6

The Poincare group has two Casimir Invariants - namely $p^2$ and $W^2$ where $$W_\mu = \frac{1}{2} \epsilon_{\mu\nu\rho\sigma} J^{\nu\rho} p^\sigma$$ is the Pauli-Lubanski pseudo-vector. Thus, representations of the Lorentz group are labelled by the eigenvalues of both $p^2$ and $W^2$. When $p^2 = -m^2$, we have the property $W^2 = -m^2 {\bf J}^2$. ...

6

The state of the universe is not homogeneous and isotropic, but the laws of physics are. For example, the speed of light propagation is the same in all directions, and the mass of the electron is not a function of position. Writing down a Lagrangian requires an assumption about the laws of physics (or more precisely, an assumption about the dynamics). There ...

5

When done properly, none of the problems exists and some of your assumptions are invalid. First, concerning the two questions, in topologically trivial but arbitrarily curved spacetimes, the Poincaré symmetry holds in the sense that it is a small subgroup of the infinite-dimensional group of all diffeomorphisms; general relativity and all of its extensions ...

5

Because a constant vector (like the translation vector) is annihilated by the differential operator $\partial^\mu$.

5

With respect to the discussion of momentum-eigenstates and the following derivation in Weinberg's book, $\sigma$ is just a label that denotes any degree of freedom that is not momentum. Even though it can be identified with spin, its nature is not relevant for the discussion at hand.

4

The Coleman-Mandula Theorem is a theorem about the infinitesimal symmetry generators of S-matrices. 1) It's only a theorem about Lie algebras. It doesn't see discrete symmetries like parity and it can't tell the difference between Spin(3,1) and SO(3,1). It also assumes that the symmetry generators form a lie algebra rather than a super Lie algebra. 2) ...

4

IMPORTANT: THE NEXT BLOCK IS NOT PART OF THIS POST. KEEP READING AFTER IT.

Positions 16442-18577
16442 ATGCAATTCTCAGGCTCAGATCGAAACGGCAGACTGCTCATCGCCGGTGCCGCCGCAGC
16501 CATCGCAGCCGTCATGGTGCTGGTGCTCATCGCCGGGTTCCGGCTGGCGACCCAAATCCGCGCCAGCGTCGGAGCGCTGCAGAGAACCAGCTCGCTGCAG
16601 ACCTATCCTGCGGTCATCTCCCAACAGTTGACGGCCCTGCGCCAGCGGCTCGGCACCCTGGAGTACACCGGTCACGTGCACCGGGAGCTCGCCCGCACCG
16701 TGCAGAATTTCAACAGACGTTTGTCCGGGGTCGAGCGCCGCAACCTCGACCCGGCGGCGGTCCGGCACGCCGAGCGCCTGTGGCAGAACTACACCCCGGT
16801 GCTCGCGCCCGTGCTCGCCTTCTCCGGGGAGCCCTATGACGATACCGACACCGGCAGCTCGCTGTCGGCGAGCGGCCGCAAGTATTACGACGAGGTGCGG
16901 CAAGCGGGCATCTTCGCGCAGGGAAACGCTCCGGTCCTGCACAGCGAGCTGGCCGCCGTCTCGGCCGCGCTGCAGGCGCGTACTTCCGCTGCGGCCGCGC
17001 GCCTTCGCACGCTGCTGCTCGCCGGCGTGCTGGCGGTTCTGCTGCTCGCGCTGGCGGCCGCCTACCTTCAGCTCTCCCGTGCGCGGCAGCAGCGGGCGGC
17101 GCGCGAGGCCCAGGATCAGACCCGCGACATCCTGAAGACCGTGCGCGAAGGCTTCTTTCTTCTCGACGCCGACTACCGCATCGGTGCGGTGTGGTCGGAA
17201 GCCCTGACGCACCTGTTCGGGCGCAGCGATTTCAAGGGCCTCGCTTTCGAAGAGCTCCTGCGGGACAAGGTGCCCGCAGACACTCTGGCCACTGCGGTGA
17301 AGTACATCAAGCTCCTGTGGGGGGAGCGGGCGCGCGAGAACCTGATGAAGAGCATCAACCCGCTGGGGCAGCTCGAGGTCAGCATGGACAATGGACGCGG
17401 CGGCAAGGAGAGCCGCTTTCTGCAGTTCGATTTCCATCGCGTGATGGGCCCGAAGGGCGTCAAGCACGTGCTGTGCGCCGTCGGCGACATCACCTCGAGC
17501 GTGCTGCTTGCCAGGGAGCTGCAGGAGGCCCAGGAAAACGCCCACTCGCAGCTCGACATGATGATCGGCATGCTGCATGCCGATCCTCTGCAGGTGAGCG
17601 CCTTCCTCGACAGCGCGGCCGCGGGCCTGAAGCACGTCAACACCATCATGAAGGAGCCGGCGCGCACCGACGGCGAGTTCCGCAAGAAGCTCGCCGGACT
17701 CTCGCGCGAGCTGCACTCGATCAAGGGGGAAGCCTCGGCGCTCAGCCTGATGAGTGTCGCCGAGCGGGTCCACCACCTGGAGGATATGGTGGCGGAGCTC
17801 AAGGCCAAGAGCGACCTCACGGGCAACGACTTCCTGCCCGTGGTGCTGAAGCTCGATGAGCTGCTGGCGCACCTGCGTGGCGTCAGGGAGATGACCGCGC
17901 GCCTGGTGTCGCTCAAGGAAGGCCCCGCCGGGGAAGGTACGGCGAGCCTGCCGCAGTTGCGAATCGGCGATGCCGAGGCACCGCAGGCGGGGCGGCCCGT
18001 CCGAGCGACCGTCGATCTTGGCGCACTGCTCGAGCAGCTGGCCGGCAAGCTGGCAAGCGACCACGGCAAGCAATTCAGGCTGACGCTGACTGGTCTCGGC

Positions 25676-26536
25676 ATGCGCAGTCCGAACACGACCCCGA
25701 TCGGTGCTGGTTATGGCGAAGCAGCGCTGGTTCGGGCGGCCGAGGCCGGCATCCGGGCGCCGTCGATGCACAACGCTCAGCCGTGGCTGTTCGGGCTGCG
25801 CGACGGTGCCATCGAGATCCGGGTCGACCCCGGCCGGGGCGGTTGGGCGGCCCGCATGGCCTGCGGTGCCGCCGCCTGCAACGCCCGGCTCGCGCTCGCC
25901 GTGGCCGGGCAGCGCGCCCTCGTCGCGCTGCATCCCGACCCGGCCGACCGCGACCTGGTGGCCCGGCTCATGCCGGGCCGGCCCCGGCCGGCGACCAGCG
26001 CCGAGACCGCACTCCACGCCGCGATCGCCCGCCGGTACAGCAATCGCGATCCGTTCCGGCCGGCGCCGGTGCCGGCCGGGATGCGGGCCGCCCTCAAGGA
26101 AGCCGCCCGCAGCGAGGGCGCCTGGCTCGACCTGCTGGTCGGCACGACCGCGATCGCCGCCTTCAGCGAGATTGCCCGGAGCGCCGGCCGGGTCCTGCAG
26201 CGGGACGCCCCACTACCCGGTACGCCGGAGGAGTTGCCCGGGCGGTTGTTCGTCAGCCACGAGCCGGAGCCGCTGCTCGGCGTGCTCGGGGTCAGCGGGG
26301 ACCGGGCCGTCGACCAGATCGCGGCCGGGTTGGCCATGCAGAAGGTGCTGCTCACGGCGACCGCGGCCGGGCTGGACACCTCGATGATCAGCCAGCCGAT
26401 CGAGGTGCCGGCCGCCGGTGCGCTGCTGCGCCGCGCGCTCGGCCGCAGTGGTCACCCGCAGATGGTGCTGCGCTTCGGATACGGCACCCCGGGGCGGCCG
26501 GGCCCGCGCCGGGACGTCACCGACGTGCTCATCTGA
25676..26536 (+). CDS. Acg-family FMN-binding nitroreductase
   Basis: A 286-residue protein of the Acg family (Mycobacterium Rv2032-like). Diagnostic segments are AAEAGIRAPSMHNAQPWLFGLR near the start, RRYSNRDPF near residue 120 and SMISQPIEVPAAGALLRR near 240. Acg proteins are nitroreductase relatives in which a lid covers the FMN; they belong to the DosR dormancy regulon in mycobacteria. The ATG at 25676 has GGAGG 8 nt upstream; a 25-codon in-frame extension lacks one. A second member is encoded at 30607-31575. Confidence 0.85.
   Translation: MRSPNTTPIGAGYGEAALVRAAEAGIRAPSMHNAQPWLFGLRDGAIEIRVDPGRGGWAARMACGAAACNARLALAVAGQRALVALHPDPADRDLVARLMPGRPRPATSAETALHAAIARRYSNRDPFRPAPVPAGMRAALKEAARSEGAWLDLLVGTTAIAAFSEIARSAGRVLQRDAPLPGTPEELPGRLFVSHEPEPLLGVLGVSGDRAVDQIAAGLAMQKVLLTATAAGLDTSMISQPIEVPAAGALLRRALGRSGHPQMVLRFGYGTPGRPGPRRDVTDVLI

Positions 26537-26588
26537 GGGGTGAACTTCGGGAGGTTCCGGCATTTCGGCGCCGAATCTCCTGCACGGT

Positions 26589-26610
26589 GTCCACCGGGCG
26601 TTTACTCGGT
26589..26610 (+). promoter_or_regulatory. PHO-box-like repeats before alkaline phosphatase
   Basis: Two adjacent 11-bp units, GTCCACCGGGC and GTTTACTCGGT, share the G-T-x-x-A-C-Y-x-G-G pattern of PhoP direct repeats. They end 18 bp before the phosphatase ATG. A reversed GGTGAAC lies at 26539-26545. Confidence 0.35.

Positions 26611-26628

It is incorrect to say that $$U(\Lambda) \left|p,\sigma\right> \propto |\Lambda p, \sigma\rangle~~~~~~ \text{WRONG!!}$$ Here is the correct logic. Consider the state $U(\Lambda) |p,\sigma\rangle$. We have just shown that (in eq. 2.5.2) that this state has a momentum eigenvalue $\Lambda p$. Now, there are a whole bunch of states with momentum $\Lambda ... 4 Not all irreducible representations (irrep's for short) of the Poincaré group lead to a Lagrangian. One example (see my comment to Julio Parra's answer) are the zero-mass, "continuous-helicity" (sometimes called "infinite-helicity") representations. There is, however, a way to begin from a positive energy irrep of the Poincaré group (i.e. a 1-particle ... 4 The fact that combinations such as$(e^-+e^+)/\sqrt{2}$, (or other combinations such as a proton with an electron) are suppressed is a little mysterious. It falls outside of quantum mechanics. Any "theory of everything" needs to answer this sort of question. We can't form combinations of electrons with positrons because they have different electric charges ... 3 Superselection is about relative phases. In the particular case of$e+\bar{e}$, it concerns the U(1) symmetry. Both observables and states have to be invariant under symmetry transformations (for the symmetry to be a symmetry), but$e$and$\bar{e}$transform differently under U(1) transformations, so$e+\bar{e}$cannot be invariant because it transforms to ... 3 You are still asking way too many questions at once. So again, consider splitting them next time. I will address only the topology part here. As topological spaces we have $$SO(3) = {\mathbb R \mathbb P}^3 = S^3 /\sim ,$$ $$SO(4) = S^3 \times S^3 / \sim,$$ $$SO^+(1,3) = {\mathbb R}^3 \times S^3 / \sim$$ (in all of these cases$\sim$is an identification ... 3 I think it is correct. However, just as a pedantic remark, you should prove$U(\Lambda)a^{s\dagger}_\mathbf{p}U^{-1}(\Lambda)$and$\sqrt{\frac{E_{\Lambda\mathbf{p}}}{E_{\mathbf{p}}}} a^{s\dagger}_{\Lambda \mathbf{p}}$act on all the vectors in the same way, not just on the vacuum$|0\rangle$, you need a slight modification of your proof: $$\sqrt{2 ... 3 I'm not sure such a thing exists. Usually reps only helps you classify the kind of particles you have (i.e the quantum numbers that identify them) and how they transform under the corresponding group. I believe how to represent this particles mathematically and what is their dynamics is a different matter. The only thing similar I know about is that some ... 3 For a thorough treatment of that expression, consider this paper. 3 There is nothing special about the group of isometries being non-abelian: Already the simplest isometry you encounter in physics, that of rotations in ordinary Euclidean three space plus (or, rather, semi-direct product with) translations, is non-abelian, since the group of rotations \mathrm{SO}(3) alone is non-abelian - it is not the same to first rotate ... 2 Spinors and vectors aren't two "competing formalisms". They are two inequivalent representations of the rotational or Lorentzian group. For fermions such as electrons, one absolutely needs spinors and it would be extremely awkward, nearly impossible, to produce the same physics just with vectors and tensors constructed out of vectors. On the other hand, ... 2 Consider$$M_{31} = \begin{pmatrix} 0 & 0 & 0 & 0 & 0 \\ 0 & 0 & 0 & -i & 0 \\ 0 & 0 & 0 & 0 & 0 \\ 0 & i & 0 & 0 & 0 \\ 0 & 0 & 0 & 0 & 0 \end{pmatrix} \text{ and } P_0 = -i \begin{pmatrix} 0 & 0 & 0 & 0 & 1 ... 2 The Poincare group is really just the Lorentz group + translations. If you can show that the expression is invariant under rotations, boosts and translations, you're done. This is fairly trivial in the case at hand since the appearance of contracted tensor indices only implies Lorentz invariance. In fact, that's one of the main reasons why we use tensor ... 2 The definition of the Pauli-Lubanski pseudo-vector is : $$\hat {W}^{\alpha} = \frac{1}{2}\varepsilon^{\alpha \beta \gamma \delta}\hat {J}_{\beta \gamma}\hat {P}_{\delta}.$$ Where${J}_{\beta \gamma}$and${P}_{\delta}$correspond to the generators of the Poincaré group. (respectively total angular moment, and momentum) So, yes,${J}_{\beta \gamma}$is of ... 2 In the inhomogenous Lorentz group$ISO(1,3)$, you have the space-time translation group, and the Lorentz group$SO(1,3)$. You begin to find a representation of the space-time translation group, by choosing a momentum$p$. So your representation must have a$p$indice : $$\psi_p$$ After this, you will have to get the full representation, by finding a ... 2 The definition is that a particle in Minkowski space is a unitary irreducible representation of the Poincare group. So one needs to see how various P.D.E.s are related to the classification of unitary irreducible representations of$iso(3,1)$or$iso(d-1,1)$in the case of$d$-dimensions instead of$4$. Note that these are all the Poincare-invariant ... 2 This condition is due to the fact that for a free massless particle the Pauli-Lubanski vector$W=*(M\wedge P)\$ must be proportional to the linear momentum (The proportionality factor being the helicity). Thus the condition must be valid to all free massless relativistic field theories.